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Pull that lever!LEVER FRAMES

Many different types of interlocking frame were used by the British railway companies. It is a whole subject for study in itself. Some were built in-house, whilst others were bought from outside contractors.

Interlocking was necessary to prevent signals for conflicting routes to be cleared, which could obviously cause a collision or mishap. The earliest designs used all sorts of ingenious methods to interlock the levers as each system was vigorously patented. Several cases occurred where one firm took another to court over alleged copying of their principles.

Stevens & Sons invented the tappet system of interlocking that became almost universal in use in later British interlocking frames. Remarkably, they didn't bother to renew their patent, and many manufacturers adopted this simple system as their standard with almost indecent haste.

The history of the contractors themselves is complex, too, and readers are referred to the Railway Companies and Contractors page for more details, dates etc.

This section does not attempt to describe in detail the methods of interlocking employed, but concentrates on the visual aspect - what the frames look like above operating floor level.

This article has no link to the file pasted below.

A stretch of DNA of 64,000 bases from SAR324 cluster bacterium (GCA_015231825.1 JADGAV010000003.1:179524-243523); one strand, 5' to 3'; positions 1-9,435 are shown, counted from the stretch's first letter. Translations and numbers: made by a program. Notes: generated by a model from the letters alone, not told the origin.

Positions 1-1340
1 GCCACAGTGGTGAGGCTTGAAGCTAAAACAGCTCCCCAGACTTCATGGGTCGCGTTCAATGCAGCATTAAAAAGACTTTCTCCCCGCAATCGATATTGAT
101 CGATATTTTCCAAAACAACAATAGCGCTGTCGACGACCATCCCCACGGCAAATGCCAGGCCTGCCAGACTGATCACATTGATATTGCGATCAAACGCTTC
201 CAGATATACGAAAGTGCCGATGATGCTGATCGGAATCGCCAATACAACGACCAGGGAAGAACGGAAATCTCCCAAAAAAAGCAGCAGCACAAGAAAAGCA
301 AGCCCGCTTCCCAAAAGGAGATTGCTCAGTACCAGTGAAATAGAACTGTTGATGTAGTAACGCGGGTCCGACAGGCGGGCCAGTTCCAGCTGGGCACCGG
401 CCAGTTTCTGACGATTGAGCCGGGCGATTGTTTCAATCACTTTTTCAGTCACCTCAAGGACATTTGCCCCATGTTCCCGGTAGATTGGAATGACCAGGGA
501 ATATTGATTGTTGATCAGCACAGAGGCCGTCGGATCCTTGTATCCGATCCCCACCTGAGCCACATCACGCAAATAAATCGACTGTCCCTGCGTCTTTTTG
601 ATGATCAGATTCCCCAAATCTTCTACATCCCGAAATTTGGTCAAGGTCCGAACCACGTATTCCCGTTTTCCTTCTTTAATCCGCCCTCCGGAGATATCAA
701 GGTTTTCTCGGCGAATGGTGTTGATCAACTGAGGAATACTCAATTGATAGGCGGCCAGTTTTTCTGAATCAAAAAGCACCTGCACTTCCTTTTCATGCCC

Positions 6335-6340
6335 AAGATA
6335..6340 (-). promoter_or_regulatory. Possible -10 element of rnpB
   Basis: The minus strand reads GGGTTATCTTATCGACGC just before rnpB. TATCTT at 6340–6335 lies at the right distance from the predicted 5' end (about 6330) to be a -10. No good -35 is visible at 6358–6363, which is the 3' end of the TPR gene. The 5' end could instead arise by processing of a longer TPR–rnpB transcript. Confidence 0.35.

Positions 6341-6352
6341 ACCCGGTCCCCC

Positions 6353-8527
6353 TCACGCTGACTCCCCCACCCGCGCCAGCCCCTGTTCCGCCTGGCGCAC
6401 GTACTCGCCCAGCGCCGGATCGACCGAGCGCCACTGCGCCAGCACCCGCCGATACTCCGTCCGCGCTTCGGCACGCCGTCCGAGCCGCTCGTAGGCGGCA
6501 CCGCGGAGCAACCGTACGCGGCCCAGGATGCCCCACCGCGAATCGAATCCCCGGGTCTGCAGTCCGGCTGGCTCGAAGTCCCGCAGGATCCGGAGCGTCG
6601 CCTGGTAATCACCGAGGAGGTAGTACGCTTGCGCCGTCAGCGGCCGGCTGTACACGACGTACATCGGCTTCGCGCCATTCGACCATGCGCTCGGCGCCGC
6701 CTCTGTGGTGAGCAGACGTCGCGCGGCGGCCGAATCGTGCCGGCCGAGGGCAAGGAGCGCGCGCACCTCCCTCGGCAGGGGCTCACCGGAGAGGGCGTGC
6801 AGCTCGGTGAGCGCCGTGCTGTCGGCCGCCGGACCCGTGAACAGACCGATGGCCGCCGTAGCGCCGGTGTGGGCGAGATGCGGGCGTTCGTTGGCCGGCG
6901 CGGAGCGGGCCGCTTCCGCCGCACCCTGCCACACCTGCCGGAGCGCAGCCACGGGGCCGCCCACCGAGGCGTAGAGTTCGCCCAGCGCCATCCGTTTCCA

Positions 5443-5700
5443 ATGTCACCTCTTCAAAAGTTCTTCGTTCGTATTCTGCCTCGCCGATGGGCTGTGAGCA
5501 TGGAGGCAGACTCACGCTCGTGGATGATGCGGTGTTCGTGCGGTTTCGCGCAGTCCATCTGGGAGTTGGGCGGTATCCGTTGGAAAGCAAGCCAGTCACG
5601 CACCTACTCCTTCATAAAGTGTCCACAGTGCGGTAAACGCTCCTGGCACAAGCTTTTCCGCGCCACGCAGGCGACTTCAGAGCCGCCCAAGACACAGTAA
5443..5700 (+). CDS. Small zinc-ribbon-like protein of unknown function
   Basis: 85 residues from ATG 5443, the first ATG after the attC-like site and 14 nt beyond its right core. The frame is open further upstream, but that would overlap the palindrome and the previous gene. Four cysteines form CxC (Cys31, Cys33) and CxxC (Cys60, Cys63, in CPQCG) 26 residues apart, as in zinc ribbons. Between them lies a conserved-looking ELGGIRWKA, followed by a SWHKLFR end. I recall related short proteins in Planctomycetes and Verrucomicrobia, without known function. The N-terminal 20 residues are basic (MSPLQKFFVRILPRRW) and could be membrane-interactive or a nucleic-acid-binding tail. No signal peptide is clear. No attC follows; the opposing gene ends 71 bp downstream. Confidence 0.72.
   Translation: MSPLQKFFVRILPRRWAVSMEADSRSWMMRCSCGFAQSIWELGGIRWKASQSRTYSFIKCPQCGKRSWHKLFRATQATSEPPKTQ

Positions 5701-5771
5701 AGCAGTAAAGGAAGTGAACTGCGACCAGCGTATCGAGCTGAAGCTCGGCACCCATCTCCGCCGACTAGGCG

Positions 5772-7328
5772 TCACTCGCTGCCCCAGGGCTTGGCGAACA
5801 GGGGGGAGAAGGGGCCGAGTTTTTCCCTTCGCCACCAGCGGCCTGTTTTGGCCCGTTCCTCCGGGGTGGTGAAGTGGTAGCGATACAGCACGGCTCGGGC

Frame types

  1. British Pneumatic Railway Signal Co.
  2. British Railways (London Midland Region)
  3. Cheshire Lines Committee
  4. Dutton & Co
  5. Easterbrook
  6. Evans & O'Donnell
  7. Great Central Railway (and constituents)
  8. Great Western Railway
  9. I'Anson
  10. London & North Western Railway
  11. London, Brighton & South Coast Railway
  12. London, Midland & Scottish Railway
  13. McKenzie & Holland
  14. Metropolitan Railway
  15. Midland Railway
  16. North London Railway
  17. Ransome & Rapier
  18. Railway Signal Company
  19. Saxby & Farmer
  20. South Eastern & Chatham Railway (and constituents)
  21. Stevens & Sons
  22. Tweedy & Co
  23. Westinghouse Brake & Signal Company
  24. Curiosities

Other information

  1. Lever Colours
    1. Great Western Railway 1894
    2. North Eastern Railway, 1902

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